Would society flourish under female rule? That was the question debated in Sydney last night at an Intelligence2 Debate hosted by the St James Ethics Centre.
The affirmative team comprised Diane Smith-Gander, Kerry Chikarovski and Eva Cox whilst Helen Razer, Jane Caro and Nicole Vincent were called upon to argue against the proposition. The discussion that followed was, unsurprisingly given the subject matter and the speakers, passionate, thought-provoking and thoroughly entertaining.
I arrived with my mind firmly made. There was no question, I thought, that society would flourish under female rule. How on earth, I wondered, would a woman as vocal and persuasive about the underrepresentation of women as Jane Caro argue otherwise? Indeed Kerry Chikarovski began her stint on stage by asking how three proud and prominent feminists would argue against the power of females.
The negative team, however, were so convincing they managed to shift my mind by the time the evening concluded. And I wasn’t the only one who jumped teams. The audience arrived with 65% casting a vote in favour of the affirmative but at the conclusion of the night that had slipped to just 44% which meant Helen Razer, Jane Caro and Nicole Vincent were triumphant.
Seven percent of the audience were undecided but according to 49% of the audience society would not flourish under female rule. Now before you consider this a resounding defeat to feminists everywhere I will pose to you the argument so cogently composed by the negative team.
Of course, as in any good debate, semantics played a key role. Helen Razer argued that gender is a social construct and that the proposition that either men or women are inherently better or worse at ruling is futile. “The poison in this world is not male and the antidote is not female,” Razer purported.
If I’m honest, however, it was Nicole Vincent and Jane Caro that made me sit up in my seat.
Nicole asked how female rule might look. Who are the women under whose rule we’d all be living? Would they be elected to power? Appointed? Self-elected? And do we imagine, in this hypothetic scenario with women ruling, there wouldn’t be considerable civil unrest were females to completely overthrow those currently entrenched in power? Would society really flourish under such authoritarianism?
Rather than asking whether society would flourish under female rule, Vincent, asked us whether we’d consider if society would flourish and be better with more women in power.
Jane Caro followed this up with a thoroughly entertaining, but actually quite precise, argument that imposing the idea that society would flourish under female rule is in fact sexist. Why would we saddle women with the expectation that to be in power they would need to be so much better than the current powerbrokers?
While she observed that it’s hard to imagine women would do a worse job than those currently enjoying power, but that’s not the point. Women are entitled to be just as bad, or as good, or as mediocre, in leadership as their male counterparts.
“I don’t want more than what men have got, I just want what they’ve got,” she argued.
Caro doesn’t think we need complete female rule, she just wants women to have as much power as men. Not because they’re better or more compassionate or more nurturing, but because they comprise half the population. It really is that simple.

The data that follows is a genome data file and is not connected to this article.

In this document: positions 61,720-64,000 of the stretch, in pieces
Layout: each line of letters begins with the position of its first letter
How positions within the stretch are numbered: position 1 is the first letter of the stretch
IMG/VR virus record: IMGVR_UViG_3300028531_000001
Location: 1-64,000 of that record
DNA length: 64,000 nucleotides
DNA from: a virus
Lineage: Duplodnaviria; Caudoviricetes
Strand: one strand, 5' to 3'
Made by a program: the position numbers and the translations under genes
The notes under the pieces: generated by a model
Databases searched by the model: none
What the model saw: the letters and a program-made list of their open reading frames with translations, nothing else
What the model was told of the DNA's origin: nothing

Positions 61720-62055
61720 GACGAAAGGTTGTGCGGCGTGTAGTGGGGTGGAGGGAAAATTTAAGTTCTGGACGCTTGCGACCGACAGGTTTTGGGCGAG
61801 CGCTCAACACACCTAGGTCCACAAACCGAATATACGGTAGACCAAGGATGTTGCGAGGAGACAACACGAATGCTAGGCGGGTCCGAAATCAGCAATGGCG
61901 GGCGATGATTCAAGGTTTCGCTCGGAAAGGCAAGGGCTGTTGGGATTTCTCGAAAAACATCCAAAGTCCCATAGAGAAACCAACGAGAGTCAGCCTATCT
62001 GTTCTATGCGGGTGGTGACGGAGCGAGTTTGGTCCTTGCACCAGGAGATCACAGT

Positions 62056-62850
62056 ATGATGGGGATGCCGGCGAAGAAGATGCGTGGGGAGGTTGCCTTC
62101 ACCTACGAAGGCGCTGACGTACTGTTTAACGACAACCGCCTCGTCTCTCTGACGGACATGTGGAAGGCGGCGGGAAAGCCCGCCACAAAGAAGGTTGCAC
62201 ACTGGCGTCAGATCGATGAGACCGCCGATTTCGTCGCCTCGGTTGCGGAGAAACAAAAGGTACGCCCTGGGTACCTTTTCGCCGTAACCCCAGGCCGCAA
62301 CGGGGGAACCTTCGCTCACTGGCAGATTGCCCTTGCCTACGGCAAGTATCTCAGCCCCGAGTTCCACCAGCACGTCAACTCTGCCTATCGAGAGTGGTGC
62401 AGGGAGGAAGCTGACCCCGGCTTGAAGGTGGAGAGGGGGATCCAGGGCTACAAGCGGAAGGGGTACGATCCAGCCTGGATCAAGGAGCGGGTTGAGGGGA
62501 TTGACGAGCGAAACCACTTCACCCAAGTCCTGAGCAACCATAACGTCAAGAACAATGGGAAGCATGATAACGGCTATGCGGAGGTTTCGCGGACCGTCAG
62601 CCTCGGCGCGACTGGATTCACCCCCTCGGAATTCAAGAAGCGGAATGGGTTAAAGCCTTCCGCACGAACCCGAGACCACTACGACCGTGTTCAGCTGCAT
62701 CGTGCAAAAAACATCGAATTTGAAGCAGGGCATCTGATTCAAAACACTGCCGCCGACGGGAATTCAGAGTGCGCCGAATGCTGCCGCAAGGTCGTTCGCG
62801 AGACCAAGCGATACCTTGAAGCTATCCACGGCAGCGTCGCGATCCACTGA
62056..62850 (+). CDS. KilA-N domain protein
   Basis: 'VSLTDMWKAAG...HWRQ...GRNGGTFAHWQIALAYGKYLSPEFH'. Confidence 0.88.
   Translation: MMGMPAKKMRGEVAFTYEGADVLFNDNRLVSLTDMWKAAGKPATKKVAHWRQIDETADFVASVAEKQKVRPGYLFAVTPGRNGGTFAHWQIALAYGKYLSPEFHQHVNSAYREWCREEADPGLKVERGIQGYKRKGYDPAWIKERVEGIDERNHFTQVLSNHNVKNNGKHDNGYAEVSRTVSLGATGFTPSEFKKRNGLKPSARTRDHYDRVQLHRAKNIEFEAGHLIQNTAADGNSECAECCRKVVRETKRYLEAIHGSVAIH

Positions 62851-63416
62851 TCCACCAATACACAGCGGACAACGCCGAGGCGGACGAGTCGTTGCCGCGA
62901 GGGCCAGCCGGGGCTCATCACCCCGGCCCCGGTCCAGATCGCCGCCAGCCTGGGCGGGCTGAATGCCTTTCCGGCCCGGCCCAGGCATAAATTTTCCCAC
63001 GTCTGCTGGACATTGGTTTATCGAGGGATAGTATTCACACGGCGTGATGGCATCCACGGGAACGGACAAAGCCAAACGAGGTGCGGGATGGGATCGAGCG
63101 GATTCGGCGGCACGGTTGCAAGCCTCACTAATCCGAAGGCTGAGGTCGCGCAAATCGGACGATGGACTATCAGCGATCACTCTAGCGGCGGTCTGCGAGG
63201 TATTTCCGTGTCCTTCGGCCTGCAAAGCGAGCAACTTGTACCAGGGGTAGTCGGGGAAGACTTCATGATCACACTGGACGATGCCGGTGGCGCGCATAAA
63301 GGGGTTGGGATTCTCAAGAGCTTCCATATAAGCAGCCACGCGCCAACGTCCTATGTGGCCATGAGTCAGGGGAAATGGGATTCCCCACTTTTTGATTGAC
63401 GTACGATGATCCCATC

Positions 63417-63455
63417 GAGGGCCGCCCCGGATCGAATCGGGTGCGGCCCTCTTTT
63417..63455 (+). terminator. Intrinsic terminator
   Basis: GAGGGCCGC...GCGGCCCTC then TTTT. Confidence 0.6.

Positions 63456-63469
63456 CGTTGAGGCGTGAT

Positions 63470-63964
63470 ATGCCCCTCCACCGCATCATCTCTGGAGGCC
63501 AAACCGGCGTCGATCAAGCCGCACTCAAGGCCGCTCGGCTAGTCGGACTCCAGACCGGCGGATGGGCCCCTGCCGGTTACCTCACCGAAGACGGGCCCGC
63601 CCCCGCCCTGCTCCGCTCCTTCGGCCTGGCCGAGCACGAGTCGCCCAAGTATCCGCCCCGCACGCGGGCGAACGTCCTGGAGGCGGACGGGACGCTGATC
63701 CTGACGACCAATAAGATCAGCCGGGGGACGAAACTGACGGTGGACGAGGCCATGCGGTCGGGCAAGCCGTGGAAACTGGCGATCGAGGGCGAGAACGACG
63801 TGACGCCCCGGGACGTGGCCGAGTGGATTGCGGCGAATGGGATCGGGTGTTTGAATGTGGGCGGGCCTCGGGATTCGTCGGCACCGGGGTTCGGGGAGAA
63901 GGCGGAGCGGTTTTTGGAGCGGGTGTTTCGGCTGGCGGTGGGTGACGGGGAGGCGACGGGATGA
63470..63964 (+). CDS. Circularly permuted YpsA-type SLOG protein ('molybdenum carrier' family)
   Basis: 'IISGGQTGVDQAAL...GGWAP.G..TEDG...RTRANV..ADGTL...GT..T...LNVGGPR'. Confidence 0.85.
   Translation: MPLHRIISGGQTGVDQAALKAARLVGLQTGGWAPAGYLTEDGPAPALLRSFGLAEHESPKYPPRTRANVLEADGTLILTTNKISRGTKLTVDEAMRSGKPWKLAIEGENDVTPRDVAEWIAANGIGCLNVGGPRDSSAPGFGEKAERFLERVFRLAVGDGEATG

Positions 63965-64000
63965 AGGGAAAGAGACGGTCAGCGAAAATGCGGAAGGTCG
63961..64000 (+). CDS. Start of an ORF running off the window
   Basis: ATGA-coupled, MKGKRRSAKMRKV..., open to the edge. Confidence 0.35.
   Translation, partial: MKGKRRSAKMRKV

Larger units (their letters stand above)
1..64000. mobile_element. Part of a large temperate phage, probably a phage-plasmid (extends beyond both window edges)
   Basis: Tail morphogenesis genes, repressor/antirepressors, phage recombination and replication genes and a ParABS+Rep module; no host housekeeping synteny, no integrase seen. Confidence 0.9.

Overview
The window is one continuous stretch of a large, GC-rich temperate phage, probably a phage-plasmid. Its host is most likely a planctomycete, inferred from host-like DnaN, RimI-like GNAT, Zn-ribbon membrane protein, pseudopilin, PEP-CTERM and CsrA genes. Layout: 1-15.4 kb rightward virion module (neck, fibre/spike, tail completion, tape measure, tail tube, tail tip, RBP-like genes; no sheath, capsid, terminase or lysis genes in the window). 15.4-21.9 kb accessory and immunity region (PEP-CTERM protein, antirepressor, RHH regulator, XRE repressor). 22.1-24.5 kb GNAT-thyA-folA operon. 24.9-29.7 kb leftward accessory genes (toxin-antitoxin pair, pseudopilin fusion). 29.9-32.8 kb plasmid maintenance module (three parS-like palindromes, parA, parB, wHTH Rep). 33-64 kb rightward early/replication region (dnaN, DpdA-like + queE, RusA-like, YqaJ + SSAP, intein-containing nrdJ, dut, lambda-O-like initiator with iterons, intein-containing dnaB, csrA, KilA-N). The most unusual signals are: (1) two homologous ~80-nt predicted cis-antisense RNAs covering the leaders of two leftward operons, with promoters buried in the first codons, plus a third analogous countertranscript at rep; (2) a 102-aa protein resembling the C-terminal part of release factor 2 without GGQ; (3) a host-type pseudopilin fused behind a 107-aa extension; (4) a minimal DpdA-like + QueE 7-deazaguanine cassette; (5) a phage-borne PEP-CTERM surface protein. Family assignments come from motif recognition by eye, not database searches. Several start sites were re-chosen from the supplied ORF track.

The status quo, as far as Jane Caro sees it, is that men are assumed to have merit until proven otherwise whilst women are assumed not to have merit until proven otherwise.
Statistically and structurally it is harder for women to rise to the top of any organisation or any sphere in society, than it is for men. It means the burden on women who manage it is larger; let’s not further saddle women with the expectation that to be in a position for power they have to be so much better than their male peers.
Do we want inept or ineffective female leaders? Not ideally but as an argument against quotas or positive discrimination, for example, that presupposes there aren’t any inept or ineffective male leaders currently in power. And that simply isn’t true.
Rather than seeking out complete control Caro urged us women to “fight for the right to be mediocre whilst getting paid extravagantly”.
Diane Smith-Gander, Eva Cox and Kerry Chikarovski did a fantastic job at illustrating exactly why we need more women in power, why the pace of change is too slow and why society is not flourishing.
“Doubling the female representation of chairs on ASX200 companies in two years takes [women] to a whopping 5% of those positions,” Diane Smith-Gander said. The point is not that women are better than men but women aren’t well served by society under male rule.
Because society appears to be incapable of reinventing itself Smith-Gander says it’s time for a circuit breaker.
“We need a Whitlam moment: Let women rule! If we asked Gough this question he’d say ‘Comrades It’s Time!'”
Eva Cox was just as convincing and passionate that’s it time for change. It’s time, she argued, we “stop talking about living in an economy and start talking about living in a society.”
If you need proof of how rigid our society really is to change, and especially to change that will benefit women, Cox said consider the recent news that companies will pay for female employees to freeze eggs.
She argued that society doesn’t simple need the rule of women; it needs the rule of feminists. And she’s tired of being reasonable and politely asking men for our share.
In summary these are my key takeaways from the evening:
- Women are very funny
- We desperately need more women in power
- That power shift isn’t going to happen without concerted effort because the status quo isn’t working.
As funny as the night and the discussion was that last bit is sobering.
Were you at the debate? What do you think?